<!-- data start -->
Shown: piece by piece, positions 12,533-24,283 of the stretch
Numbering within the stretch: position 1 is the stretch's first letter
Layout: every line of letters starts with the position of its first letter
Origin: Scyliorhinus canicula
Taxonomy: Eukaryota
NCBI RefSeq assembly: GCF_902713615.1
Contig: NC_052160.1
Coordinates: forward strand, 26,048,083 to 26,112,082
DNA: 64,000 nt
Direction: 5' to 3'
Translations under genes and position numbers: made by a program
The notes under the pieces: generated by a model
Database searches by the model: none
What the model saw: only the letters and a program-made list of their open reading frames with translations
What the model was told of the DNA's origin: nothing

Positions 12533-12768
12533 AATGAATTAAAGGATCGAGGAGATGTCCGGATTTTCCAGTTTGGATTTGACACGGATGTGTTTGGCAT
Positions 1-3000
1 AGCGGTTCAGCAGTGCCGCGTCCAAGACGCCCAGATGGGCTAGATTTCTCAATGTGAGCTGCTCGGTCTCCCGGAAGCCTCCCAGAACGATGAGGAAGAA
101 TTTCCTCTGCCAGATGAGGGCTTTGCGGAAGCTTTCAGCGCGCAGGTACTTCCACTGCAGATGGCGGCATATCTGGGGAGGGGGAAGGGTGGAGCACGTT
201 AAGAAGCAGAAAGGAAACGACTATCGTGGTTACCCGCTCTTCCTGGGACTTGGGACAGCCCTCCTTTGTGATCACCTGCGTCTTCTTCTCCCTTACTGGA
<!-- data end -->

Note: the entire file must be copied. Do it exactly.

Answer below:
Shown: piece by piece, positions 12,533-24,283 of the stretch
Numbering within the stretch: position 1 is the stretch's first letter
Layout: every line of letters starts with the position of its first letter
Origin: Scyliorhinus canicula
Taxonomy: Eukaryota
NCBI RefSeq assembly: GCF_902713615.1
Contig: NC_052160.1
Coordinates: forward strand, 26,048,083 to 26,112,082
DNA: 64,000 nt
Direction: 5' to 3'
Translations under genes and position numbers: made by a program
The notes under the pieces: generated by a model
Database searches by the model: none
What the model saw: only the letters and a program-made list of their open reading frames with translations
What the model was told of the DNA's origin: nothing

Positions 12533-12768
12533 AATGAATTAAAGGATCGAGGAGATGTCCGGATTTTCCAGTTTGGATTTGACACGGATGTGTTTGGCAT
Positions 1-3000
1 AGCGGTTCAGCAGTGCCGCGTCCAAGACGCCCAGATGGGCTAGATTTCTCAATGTGAGCTGCTCGGTCTCCCGGAAGCCTCCCAGAACGATGAGGAAGAA
101 TTTCCTCTGCCAGATGAGGGCTTTGCGGAAGCTTTCAGCGCGCAGGTACTTCCACTGCAGATGGCGGCATATCTGGGGAGGGGGAAGGGTGGAGCACGTT
201 AAGAAGCAGAAAGGAAACGACTATCGTGGTTACCCGCTCTTCCTGGGACTTGGGACAGCCCTCCTTTGTGATCACCTGCGTCTTCTTCTCCCTTACTGGA